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Portrait medallion of William Temple Franklin - c.1783

Solid blue jasper portrait medallion of Benjamin Franklin, © Wedgwood Museum
    Solid blue jasper portrait medallion of Benjamin Franklin
    © Wedgwood Museum

William Temple Franklin, grandson of Benjamin Franklin. Solid blue jasper with white relief c. 1783, usually attributed to John Flaxman jr.

William Temple Franklin, grandson of Benjamin Franklin. Solid blue jasper with white relief c. 1783. William Temple Franklin was a British-born American diplomat during and after the American War of Independence. He was born in 1762 in London as the illegitimate son of William Franklin and was taken in by his grandfather Benjamin Franklin to become involved in a political career. During his lifetime he was Secretary to the American delegation and was instrumental in the Treaty of Paris and the later Franco-American alliance, although despite his grandfather's attempt to help him become Ambassador to France he found his prospects limited in America due to the fact that his father was a loyalist to the British. As a result he left for Europe where he reconciled with his father before eventually returning to become a major landowner. The jasper medallion commemorates his achievements and prominence at the time and is intended for decorative use of walls or desks.

  • Type of object: Plaques and medallions/portrait medallion
  • Mark: WEDGWOOD
  • Year produced: c.1783
  • Body: Jasper
  • Accession number: 1623

Related people

  • William Franklin

    William Franklin (1730 - 1813)

    Born circa 1730 in Philadelphia, William was an American soldier and colonial administrator. He was the last ever colonial governor of New Jersey. Franklin was a steadfast loyalist throughout the American War of Independence despite his father's opposing view as a prominent patriot during the conflict - a difference that tore the two apart. As a result, William went into exile in London until his death in 1813.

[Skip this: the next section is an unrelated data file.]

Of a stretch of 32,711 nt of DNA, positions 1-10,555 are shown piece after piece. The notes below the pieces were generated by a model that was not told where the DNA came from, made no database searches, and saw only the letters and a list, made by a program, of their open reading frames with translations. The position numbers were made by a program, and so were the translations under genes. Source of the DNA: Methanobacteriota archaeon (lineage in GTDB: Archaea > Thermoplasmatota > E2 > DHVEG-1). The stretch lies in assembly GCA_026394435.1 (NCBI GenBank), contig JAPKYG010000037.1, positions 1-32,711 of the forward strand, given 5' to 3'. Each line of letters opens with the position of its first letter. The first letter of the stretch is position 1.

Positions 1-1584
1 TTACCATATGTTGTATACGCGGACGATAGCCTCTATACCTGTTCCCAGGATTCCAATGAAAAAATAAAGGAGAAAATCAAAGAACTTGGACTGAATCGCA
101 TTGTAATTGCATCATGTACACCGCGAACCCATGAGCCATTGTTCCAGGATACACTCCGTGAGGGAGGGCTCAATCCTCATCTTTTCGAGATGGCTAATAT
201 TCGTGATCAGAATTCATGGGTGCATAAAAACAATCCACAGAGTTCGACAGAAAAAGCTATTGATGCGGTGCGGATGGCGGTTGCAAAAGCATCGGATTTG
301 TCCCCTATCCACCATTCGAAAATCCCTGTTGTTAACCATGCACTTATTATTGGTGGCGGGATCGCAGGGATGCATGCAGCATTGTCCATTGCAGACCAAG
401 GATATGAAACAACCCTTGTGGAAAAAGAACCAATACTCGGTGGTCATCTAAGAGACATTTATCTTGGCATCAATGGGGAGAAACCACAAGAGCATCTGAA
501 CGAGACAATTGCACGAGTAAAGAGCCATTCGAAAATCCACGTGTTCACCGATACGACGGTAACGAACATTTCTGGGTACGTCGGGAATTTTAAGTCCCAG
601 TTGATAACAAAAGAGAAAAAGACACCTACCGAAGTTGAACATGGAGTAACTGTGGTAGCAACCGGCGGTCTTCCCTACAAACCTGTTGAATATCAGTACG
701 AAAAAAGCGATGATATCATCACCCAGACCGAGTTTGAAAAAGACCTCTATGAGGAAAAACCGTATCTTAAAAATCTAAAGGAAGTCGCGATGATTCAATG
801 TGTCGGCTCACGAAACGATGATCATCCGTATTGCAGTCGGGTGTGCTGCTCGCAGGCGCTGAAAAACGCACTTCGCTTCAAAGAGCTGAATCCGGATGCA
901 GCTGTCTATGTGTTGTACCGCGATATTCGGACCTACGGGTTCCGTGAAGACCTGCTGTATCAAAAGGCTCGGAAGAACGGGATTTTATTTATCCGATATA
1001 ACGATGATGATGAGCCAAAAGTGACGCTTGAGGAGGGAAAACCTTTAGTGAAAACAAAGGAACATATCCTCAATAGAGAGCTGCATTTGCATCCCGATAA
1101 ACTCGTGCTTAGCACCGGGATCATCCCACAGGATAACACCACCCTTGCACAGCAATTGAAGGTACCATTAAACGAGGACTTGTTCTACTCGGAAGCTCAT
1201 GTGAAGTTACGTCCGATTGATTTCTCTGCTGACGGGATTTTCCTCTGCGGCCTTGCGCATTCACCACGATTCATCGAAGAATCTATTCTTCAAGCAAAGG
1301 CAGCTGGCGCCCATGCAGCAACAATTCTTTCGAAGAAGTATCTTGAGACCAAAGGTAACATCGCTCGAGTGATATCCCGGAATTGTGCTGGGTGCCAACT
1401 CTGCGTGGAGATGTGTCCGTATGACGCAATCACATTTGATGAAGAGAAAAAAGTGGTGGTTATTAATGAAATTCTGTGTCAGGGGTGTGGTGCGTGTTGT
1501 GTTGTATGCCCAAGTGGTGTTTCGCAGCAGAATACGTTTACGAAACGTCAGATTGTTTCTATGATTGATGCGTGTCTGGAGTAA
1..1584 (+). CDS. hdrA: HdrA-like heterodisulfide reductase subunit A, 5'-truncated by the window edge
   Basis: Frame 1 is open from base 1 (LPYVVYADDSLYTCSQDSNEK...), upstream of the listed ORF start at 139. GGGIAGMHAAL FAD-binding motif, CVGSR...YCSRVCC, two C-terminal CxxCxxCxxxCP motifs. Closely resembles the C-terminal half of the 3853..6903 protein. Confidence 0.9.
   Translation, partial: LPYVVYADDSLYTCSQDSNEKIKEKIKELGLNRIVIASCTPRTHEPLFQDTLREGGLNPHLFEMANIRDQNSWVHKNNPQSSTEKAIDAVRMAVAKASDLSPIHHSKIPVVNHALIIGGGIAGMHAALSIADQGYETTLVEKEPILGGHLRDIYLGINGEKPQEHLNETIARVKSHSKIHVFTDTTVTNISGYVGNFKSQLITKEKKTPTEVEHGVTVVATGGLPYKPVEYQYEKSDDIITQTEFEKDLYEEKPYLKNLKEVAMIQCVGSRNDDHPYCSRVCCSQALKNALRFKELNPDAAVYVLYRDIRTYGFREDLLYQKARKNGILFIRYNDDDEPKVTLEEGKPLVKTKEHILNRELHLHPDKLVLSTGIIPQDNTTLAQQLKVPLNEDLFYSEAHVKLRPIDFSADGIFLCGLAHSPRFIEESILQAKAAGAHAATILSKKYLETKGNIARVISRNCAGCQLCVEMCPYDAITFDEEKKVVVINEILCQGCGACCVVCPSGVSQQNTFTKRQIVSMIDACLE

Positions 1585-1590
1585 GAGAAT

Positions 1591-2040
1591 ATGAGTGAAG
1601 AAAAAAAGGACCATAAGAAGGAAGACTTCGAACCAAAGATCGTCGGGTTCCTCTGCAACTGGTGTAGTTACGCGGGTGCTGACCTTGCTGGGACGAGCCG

• Jasper


    A fine-grained stoneware body developed by Josiah Wedgwood I in the mid 1770s, and the ceramic ware most associated with the name. The most famous colour combination known today is the traditional blue and white, which is usually decorated with classical bas reliefs.

    With changes in architectural styles and the rise in popularity of neo-classical styles of interior decoration Josiah Wedgwood began a series of experiments to create a new ceramic material that would complement the new fashions. Thousands of meticulously recorded experiments were carried out to make a stoneware body that was capable of taking a mineral oxide stain throughout. The search for the jasper body absorbed much of Wedgwood's energy and time, the result being his most important contribution to ceramic history.

    The majority of the actual trials were carried out between December 1772 and December 1774, Josiah writing on the 17 March of the latter year: ‘have for some time past been reviewing my experiments, & I find such Roots, such Seeds as would open & branch out wonderfully if I could nail myself down to the cultivation of them for a year or two'.

    By January 1775 he was ‘absolute' in the production of jasper with coloured grounds. He was also in a position to advertise that he could manufacture bas reliefs, ranging from large plaques to small cameos for mounting as jewellery. The range of colours steadily increased, and by March 1776 Josiah was sending his first specimens of yellow to London. By September experiments were in hand for black jasper. Certainly by Spring of 1777 he was carrying out further experiments to perfect a surface ‘dip' to provide deeper coloured grounds for his cameos; and by the middle of December 1777, he was able to offer Bentley a choice of ‘Green - yellow - lalock [lilac] etc. to the colour of the rooms', referring to the tones favoured by their mutual acquaintance the architect Robert Adam.


  • Portrait Medallion

    Portrait Medallion


    A medallion, either circular or oval, made usually from black basalt or jasper, which features a head or head and shoulders study, rather than a relief of a classical nature.